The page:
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FBI cuffs Brooklynite in connection with Capitol riot

Jan. 6
The suspect inside the Capitol building on Jan. 6.
EDNY

Federal authorities have charged another Brooklynite in connection with the Jan. 6 riot at the United States Capitol Building, according to prosecutors.

The suspect, 19-year-old Dovid Schwartzberg, confessed to breaking into the historic building while Congress was affirming the results of the 2021 presidential election — along with a violent mob of supporters of President Donald Trump, who was later impeached for inciting the incident. 

Schwartzberg told police that he had wanted to “be where the action was,” and entered the Capitol through a broken window after attending Trump’s rally outside the facility, before recording several videos, which he posted to the social media platform TikTok under his handle @dovidsberg26. 

A subsequent investigation uncovered that the suspect had posted the caption “It was intense inside congress today” along with his videos, prosecutors said. 

An anonymous tipster reached out to federal officials and alerted them to the Brooklynite’s identity, and a warrant was issued for his arrest. He turned himself into the FBI in New York April 20.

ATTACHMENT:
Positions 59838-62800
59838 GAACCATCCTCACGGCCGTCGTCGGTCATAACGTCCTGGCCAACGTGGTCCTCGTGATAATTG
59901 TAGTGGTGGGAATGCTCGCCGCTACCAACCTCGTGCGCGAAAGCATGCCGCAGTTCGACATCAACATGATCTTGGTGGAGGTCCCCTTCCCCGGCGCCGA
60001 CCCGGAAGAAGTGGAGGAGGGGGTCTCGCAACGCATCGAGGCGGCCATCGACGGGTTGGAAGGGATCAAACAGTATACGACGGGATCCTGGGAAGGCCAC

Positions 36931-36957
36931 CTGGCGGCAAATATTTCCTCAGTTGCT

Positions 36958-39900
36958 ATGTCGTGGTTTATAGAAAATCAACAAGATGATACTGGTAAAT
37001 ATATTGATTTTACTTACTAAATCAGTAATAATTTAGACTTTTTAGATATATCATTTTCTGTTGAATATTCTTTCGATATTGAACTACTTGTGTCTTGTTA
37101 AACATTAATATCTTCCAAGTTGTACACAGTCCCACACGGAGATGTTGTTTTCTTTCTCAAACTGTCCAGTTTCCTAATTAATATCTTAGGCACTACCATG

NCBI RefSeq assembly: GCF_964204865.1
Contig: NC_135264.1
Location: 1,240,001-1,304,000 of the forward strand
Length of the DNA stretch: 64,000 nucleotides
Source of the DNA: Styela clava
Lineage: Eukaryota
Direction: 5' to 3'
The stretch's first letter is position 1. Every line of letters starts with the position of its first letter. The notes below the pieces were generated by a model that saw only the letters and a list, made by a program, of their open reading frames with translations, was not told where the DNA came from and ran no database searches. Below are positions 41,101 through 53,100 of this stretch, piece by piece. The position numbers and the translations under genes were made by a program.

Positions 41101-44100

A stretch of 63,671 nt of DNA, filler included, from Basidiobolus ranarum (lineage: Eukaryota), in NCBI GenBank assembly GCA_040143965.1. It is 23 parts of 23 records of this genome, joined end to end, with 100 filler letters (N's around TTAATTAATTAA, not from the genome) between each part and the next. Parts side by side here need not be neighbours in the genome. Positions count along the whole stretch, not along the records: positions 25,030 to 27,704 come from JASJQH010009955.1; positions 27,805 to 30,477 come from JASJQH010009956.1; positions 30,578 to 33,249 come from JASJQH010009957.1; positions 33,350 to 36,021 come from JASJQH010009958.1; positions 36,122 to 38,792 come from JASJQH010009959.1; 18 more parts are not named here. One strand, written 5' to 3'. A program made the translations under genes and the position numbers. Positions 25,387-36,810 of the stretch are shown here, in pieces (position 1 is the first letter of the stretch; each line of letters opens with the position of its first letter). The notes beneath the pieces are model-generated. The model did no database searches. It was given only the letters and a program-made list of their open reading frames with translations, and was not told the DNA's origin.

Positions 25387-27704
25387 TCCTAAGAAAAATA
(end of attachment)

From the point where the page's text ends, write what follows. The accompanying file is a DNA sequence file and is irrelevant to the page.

Schwartzberg was one of over 200 people arrested for the incident, which sought to force congress to reject some state’s electoral college results, ostensibly to allow Trump to remain in office. Several Republican politicians — including Bay Ridge representative Nicole Malliotakis — objected to certification of the results in states like Michigan, Arizona, Pennsylvania, Georgia, Nevada, and Wisconsin, but ultimately, majorities of both the House of Representatives and the Senate voted to uphold all 50 state’s results, and President Joe Biden was sworn in on Jan. 20.

Five people, including a Capital Hill police officer, died in the riot. 

Schwartzberg now joins a handful of Brooklynites cuffed for their participation, including the son of a Brooklyn Supreme Court Justice and a sanitation worker from Sheepshead Bay. 

The defendant was charged federally U.S.C. § 1752(a)(1) which makes it a crime “knowingly enter or remain in any restricted building or grounds without lawful authority to do” or “knowingly, and with intent to impede or disrupt the orderly conduct of Government business or official functions, engage in disorderly or disruptive conduct in, or within such proximity to, any restricted building or grounds when, or so that, such conduct, in fact, impedes or disrupts the orderly conduct of Government business or official functions; or attempts or conspires to do so.” 

Prosecutors did not seek to keep the defendant detained while he awaits trial, and he was released on bail.

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